- Remove the lid from the slow cooker and drop the dumpling batter into the soup by the heaping spoonful. Return the lid to the slow cooker and allow the dumplings to steam for 20 minutes. After 20 minutes they should have fluffed and expanded from the heat. Although they may look moist on the outside, they will be light and fluffy on the inside. Serve hot.
Nutritional values are estimates only. See our full nutrition disclosure here.
Step by Step Photos
I like to add a lot of vegetables to my chicken & dumplings to round out the meal. I used half of a sleeve of celery, half of a one pound bag of carrots, a medium onion, and a couple cloves of garlic. Mince the garlic, dice the onion, and cut the celery and carrots into slices.
Most of the soups that I make start with this same mix of carrots, celery, and onion. So, instead of letting the second half of the celery and carrots go to waste, I just chop them up, put them in a freezer bag, and then save them for my next batch of soup. Next time I’ll only have to do a fraction of the chopping!
Add the garlic, onion, carrot, celery, chicken breast (it’s hiding under there), bay leaf, basil, thyme, and some freshly cracked pepper to the slow cooker.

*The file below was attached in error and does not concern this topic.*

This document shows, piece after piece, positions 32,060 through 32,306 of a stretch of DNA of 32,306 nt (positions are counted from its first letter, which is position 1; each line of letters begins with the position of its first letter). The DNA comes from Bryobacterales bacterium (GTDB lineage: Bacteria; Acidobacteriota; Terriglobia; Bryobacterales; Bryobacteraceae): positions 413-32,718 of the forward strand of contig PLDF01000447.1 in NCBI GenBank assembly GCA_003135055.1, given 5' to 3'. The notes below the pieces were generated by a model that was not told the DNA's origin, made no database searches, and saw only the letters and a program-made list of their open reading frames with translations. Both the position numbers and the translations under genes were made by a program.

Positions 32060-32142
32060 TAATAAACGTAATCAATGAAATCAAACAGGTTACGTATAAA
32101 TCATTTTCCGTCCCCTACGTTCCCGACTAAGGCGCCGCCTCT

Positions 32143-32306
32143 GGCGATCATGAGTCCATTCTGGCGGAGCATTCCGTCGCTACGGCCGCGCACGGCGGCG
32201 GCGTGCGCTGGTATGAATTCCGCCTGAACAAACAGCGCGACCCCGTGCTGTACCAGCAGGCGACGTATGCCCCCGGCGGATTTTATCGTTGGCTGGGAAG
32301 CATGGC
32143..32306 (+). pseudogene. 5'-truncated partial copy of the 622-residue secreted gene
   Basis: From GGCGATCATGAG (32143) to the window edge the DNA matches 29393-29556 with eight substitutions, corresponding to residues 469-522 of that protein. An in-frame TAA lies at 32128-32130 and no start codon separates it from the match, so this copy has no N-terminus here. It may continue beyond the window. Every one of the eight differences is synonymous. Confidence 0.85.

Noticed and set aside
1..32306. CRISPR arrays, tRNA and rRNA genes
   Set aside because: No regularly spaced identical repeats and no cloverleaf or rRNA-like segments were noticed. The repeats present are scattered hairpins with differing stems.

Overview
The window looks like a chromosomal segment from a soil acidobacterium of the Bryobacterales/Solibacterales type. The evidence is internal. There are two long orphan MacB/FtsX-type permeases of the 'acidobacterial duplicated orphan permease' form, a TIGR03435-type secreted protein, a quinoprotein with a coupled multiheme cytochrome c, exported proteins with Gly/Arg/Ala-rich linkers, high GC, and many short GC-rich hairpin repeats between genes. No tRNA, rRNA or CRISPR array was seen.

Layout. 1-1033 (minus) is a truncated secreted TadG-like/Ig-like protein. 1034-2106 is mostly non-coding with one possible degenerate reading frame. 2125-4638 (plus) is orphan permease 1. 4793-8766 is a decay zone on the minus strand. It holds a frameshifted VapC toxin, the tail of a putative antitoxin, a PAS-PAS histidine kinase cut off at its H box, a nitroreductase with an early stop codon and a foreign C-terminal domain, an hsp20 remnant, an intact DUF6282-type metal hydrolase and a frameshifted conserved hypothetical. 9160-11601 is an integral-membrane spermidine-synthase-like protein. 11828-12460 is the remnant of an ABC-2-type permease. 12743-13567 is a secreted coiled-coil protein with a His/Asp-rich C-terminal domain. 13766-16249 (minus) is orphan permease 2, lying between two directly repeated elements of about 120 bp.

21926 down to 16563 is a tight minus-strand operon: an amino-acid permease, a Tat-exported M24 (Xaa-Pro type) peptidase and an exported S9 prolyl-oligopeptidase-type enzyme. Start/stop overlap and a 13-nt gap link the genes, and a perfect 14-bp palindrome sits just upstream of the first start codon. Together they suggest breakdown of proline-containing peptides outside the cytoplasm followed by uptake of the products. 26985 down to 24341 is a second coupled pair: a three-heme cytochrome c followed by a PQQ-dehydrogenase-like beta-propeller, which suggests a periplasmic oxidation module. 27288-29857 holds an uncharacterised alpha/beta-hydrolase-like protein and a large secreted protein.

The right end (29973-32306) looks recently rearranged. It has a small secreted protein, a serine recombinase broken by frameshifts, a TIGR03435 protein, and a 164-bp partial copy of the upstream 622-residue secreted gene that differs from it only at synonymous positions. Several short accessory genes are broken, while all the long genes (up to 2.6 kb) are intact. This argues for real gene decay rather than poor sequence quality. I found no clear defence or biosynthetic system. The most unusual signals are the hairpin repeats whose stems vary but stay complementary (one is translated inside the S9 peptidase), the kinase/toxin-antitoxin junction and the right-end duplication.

Add four cups of water and give it a good stir. Place the lid on the slow cooker and cook on high for four hours or low for eight hours.
After which, it will look like this. From this point forward, you want to keep the lid on the slow cooker as much as possible to hold the heat in. The hotter the liquid, the lighter and fluffier the dumplings will be. If you cooked yours on low, turn the heat to high at this point.
Quickly remove the chicken breast and replace the lid on the slow cooker. Using two forks, shred the chicken breast. It will be extremely tender, so this should only take second.
Return the chicken breast to the slow cooker and add a teaspoon of salt. Again, try to keep the lid on as much as possible, so work quickly. Allow it to continue to cook on high (with the lid on) while you mix up the batter for the dumplings… (or you can add some noodles at the point and just let them cook until tender).
Add the dry ingredients to the bowl: flour baking powder, salt, sugar, and dried parsley. Stir until they are well combined.
Add small pieces of the cold butter to the dry ingredients. Work the butter in using a pastry cutter or your hands until it resembles damp sand.
See how it kind of looks like clumpy, damp sand? Add the milk and then stir just until it forms a wet paste-like mixture.
It should be very soft and easy to scoop with a spoon. If your dough is too stiff (not enough milk) the dumplings will be dense and not light and fluffy.
Drop the batter onto the soup by the heaping spoonful. Hopefully the soup will be very close to, if not simmering at this point. The hotter the soup, the better the dumplings. Unfortunately I had kept the lid off a lot to take photos, so mine had cooled off significantly.
Keeping the lid on and the heat turned on to high, let the dumplings cook for 20 minutes. They’ll puff up like this as they cook.
I like to break the dumplings apart a bit because it also allows the bits of soaked dumpling to mix into the broth and make it a little creamy. Now it’s ready to serve!
Hearty, delicious, and 100% homemade!